Sean Illing

I know this may sound like a ridiculous question, but I don’t think it is. Does policy still matter on a purely political level? I mean, I get that inflation is bad, that the pandemic sucks, but Democrats have actually done a lot for everyday Americans, like passing a $1.9 trillion rescue package and sending $1,400 checks to households across the country. But it doesn’t seem to matter.

Dan Pfeiffer

That is just the killer indictment of the idea that doing popular stuff is a good political strategy. I mean, Biden mailed money to people and his approval rating didn’t move. It’s a truly stunning thing we all have to grapple with.

But of course I think the answer is that policy matters. Having unpopular policy is really bad. The Republicans suffered greatly in 2018 from trying to repeal the Affordable Care Act and passing the Trump tax bill, which I think was at its time the least popular piece of legislation passed in polling history. So having good policy is better than having bad policy. But it’s not a sufficient way to win elections.

I think there’s also a belief among too many of us that’s somewhat condescending. Democrats believe ourselves to be the party of the working class. We’re the party that supports raising the minimum wage. We want to protect Social Security and Medicare. We want to expand the child tax credit.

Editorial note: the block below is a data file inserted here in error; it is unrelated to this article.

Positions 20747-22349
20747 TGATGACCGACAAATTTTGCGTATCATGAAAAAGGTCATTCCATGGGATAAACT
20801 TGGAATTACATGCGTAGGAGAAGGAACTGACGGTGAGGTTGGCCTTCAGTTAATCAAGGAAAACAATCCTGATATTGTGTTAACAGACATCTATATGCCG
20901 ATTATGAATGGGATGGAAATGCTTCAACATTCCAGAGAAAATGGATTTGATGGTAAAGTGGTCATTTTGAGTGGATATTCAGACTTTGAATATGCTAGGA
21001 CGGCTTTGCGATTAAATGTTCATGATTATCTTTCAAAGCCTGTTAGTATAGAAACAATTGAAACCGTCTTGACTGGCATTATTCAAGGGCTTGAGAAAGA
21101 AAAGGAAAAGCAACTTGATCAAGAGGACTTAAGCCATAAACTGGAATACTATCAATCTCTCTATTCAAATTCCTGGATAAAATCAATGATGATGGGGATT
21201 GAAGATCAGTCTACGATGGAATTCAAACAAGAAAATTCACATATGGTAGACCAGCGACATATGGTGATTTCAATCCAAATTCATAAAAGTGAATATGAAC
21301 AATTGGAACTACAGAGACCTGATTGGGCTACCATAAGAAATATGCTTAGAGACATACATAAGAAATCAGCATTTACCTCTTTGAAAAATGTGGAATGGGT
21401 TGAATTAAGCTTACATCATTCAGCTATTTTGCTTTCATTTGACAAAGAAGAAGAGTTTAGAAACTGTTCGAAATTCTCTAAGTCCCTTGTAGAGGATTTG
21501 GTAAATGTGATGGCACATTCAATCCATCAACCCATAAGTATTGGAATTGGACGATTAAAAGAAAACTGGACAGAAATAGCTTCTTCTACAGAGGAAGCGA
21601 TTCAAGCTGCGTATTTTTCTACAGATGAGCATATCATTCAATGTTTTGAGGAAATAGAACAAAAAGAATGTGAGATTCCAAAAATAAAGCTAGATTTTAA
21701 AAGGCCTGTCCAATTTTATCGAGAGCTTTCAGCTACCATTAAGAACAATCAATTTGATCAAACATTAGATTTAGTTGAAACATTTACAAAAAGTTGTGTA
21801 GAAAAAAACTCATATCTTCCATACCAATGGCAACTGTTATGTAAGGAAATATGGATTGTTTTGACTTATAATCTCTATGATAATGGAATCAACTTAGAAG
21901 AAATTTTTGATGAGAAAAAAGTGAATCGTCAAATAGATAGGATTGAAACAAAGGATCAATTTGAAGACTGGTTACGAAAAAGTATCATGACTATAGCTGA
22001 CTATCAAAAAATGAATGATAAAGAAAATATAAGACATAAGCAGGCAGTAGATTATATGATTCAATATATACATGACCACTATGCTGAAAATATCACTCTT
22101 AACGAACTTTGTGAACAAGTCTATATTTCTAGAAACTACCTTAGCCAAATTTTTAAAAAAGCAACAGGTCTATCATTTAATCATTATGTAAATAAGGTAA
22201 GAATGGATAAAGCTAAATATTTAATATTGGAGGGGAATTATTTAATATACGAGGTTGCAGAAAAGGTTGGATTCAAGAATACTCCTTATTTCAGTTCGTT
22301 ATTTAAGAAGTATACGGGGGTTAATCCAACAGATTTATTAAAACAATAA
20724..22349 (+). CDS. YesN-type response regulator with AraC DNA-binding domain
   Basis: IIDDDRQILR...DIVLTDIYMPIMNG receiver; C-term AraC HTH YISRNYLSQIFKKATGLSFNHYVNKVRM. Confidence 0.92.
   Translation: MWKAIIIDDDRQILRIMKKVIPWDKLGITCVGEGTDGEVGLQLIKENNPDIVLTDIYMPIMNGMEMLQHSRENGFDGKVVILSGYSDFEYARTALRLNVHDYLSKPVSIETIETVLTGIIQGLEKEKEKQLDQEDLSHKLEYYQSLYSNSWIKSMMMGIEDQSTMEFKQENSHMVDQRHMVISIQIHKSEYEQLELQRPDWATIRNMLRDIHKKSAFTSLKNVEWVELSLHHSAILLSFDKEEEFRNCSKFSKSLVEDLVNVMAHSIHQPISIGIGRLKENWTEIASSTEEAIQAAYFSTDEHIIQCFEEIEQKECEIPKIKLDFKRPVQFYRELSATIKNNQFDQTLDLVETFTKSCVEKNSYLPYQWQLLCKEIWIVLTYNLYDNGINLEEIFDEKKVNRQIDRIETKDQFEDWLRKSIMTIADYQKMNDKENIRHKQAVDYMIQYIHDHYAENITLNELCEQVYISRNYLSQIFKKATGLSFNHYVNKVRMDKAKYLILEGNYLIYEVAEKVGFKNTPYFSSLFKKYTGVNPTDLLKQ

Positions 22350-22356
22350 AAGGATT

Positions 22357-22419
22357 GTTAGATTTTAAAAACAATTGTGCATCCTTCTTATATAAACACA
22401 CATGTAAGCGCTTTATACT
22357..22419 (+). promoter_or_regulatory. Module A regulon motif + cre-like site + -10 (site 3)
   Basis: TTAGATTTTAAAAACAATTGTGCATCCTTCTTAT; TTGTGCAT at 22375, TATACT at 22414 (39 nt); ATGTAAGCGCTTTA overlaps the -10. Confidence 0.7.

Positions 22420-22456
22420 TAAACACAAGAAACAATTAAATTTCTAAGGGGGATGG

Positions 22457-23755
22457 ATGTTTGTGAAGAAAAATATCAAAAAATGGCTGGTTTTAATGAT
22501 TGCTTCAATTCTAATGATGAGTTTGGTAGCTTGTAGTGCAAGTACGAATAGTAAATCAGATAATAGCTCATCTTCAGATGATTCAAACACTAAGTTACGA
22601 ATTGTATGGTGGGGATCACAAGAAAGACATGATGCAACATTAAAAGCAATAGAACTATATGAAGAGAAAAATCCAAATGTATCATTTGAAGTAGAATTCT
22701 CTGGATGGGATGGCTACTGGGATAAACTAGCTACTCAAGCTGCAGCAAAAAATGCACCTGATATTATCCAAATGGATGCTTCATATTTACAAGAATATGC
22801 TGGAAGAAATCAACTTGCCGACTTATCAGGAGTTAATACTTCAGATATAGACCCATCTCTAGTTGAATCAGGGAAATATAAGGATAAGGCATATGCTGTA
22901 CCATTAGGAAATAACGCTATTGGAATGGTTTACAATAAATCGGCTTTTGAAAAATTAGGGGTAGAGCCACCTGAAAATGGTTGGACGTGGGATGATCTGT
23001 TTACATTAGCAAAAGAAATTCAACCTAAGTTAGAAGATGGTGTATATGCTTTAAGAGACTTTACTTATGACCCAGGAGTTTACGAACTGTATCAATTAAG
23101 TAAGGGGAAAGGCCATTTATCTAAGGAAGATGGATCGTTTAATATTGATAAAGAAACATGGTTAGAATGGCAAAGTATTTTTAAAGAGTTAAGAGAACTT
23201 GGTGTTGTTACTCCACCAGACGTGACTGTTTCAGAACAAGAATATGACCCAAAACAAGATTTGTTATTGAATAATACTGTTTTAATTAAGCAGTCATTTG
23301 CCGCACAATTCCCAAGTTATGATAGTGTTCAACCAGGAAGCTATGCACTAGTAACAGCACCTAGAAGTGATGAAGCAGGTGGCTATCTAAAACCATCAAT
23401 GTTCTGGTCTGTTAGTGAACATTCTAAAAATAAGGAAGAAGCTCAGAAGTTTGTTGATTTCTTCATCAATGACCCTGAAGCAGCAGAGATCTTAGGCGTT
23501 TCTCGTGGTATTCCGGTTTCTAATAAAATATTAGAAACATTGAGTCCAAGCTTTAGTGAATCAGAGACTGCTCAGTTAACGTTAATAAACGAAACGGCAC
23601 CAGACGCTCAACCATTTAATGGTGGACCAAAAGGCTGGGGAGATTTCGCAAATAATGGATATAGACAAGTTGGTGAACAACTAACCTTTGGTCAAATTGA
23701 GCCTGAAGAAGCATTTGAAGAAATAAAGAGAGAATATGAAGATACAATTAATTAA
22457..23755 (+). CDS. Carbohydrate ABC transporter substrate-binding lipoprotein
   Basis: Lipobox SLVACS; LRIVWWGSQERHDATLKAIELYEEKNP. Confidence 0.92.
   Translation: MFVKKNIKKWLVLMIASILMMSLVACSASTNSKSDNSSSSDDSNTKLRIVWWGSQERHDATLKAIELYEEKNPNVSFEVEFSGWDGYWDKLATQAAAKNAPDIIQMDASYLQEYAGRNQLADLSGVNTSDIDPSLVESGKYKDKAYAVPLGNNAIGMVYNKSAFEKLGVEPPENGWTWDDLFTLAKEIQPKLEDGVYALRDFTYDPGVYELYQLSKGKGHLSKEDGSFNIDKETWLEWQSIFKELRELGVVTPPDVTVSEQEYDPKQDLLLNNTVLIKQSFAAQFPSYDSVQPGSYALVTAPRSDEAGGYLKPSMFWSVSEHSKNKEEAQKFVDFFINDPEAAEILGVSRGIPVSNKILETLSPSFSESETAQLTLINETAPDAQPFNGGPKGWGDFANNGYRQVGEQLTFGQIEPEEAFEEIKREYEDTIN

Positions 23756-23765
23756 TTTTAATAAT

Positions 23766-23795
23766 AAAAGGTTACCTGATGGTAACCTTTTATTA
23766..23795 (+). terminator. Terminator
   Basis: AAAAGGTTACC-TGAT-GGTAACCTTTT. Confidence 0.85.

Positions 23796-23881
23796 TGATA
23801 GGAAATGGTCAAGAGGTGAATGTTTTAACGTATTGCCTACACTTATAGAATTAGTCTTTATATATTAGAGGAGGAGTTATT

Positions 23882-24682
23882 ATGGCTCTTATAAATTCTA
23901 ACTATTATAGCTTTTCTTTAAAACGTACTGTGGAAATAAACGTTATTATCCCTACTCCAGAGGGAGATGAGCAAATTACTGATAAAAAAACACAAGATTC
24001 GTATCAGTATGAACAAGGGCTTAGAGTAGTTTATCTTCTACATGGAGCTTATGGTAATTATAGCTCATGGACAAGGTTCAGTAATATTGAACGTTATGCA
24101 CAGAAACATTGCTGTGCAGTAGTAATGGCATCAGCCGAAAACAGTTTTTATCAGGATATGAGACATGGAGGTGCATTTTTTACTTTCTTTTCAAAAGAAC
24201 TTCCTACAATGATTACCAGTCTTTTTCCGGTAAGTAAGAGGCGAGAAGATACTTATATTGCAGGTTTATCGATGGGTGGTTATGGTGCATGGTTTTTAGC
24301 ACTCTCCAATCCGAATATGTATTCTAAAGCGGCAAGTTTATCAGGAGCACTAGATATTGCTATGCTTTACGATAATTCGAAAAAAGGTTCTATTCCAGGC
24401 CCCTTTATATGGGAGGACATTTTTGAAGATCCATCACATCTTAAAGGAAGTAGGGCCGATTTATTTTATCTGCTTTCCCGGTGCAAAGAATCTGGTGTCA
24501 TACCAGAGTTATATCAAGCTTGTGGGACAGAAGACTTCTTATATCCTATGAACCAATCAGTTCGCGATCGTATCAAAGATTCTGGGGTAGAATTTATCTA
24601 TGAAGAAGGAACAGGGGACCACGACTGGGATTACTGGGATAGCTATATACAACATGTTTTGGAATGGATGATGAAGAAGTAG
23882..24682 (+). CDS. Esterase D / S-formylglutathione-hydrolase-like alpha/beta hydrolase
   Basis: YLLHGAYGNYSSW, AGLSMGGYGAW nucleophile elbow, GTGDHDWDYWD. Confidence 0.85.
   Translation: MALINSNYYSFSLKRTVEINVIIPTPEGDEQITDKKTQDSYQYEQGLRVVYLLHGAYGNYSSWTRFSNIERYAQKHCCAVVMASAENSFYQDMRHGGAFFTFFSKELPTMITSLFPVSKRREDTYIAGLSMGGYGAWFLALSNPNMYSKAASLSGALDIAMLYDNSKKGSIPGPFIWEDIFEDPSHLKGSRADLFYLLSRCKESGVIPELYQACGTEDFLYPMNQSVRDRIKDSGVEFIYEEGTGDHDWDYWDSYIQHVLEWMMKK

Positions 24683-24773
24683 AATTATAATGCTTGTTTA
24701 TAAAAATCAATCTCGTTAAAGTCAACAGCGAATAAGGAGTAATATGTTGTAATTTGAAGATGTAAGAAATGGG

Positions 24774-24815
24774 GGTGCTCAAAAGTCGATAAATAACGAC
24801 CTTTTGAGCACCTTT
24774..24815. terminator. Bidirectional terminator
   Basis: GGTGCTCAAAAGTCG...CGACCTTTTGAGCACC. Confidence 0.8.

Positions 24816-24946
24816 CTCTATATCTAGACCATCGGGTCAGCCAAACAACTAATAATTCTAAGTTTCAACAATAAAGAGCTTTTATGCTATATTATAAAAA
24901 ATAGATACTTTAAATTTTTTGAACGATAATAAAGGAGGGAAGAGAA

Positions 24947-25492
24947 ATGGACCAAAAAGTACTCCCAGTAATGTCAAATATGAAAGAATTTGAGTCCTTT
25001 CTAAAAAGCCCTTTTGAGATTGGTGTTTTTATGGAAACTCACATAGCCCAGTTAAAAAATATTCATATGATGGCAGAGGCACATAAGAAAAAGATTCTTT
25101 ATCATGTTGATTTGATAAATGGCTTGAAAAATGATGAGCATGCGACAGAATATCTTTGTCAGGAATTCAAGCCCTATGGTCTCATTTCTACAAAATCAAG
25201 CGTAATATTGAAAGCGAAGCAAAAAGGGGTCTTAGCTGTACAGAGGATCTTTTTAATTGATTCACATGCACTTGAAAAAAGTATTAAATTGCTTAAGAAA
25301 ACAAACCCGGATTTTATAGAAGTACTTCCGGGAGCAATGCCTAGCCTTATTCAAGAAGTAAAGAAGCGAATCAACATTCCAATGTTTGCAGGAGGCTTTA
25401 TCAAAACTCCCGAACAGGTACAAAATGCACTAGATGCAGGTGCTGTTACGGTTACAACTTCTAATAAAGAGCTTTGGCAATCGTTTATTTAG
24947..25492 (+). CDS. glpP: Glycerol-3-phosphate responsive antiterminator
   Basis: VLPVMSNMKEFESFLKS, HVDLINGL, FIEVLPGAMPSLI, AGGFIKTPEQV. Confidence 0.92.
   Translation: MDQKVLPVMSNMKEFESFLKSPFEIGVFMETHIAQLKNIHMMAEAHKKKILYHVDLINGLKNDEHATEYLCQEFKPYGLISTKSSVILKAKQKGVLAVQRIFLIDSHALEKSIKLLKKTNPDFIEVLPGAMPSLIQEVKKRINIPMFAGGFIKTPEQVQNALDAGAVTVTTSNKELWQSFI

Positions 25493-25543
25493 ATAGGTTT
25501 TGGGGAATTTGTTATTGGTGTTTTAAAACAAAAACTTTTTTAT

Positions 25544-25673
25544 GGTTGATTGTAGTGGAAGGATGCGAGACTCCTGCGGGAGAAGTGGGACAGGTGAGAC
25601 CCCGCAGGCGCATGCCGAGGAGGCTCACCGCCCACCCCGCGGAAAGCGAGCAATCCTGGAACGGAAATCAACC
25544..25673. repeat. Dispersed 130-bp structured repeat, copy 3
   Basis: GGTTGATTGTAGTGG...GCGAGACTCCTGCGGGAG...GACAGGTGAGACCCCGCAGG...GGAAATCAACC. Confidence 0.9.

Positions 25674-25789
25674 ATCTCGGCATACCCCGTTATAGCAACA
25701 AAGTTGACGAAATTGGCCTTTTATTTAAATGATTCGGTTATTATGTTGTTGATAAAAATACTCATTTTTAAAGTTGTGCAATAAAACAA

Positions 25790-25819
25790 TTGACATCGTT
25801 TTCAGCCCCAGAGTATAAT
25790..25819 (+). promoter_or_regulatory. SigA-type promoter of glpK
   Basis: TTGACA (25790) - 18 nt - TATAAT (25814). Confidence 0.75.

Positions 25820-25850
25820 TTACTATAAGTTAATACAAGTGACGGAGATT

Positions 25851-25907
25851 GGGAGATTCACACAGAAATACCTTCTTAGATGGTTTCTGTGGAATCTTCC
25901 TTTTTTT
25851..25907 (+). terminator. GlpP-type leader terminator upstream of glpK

And what do Republicans do when they get in power? They want to kick people off their health care and use that money to pay for tax cuts for the rich. Yet they continue to dominate among white working-class voters. And they’ve made some inroads with Black and Latino working-class voters. There’s this condescending view that if only these working-class voters had any idea what was in their interest, they would support us, as opposed to understanding that people’s political decisions are much more complex than that. They’re about identity, and culture, and what their support for what either party says about them.

There is something much more emotional about politics. Our message needs to be more emotional appeals from a position of identity. And identity doesn’t necessarily mean race and gender. The point is that it’s not enough to say, “If you vote for us, we will give you X, and X will be good for you.” It’s more complex than that.

Sean Illing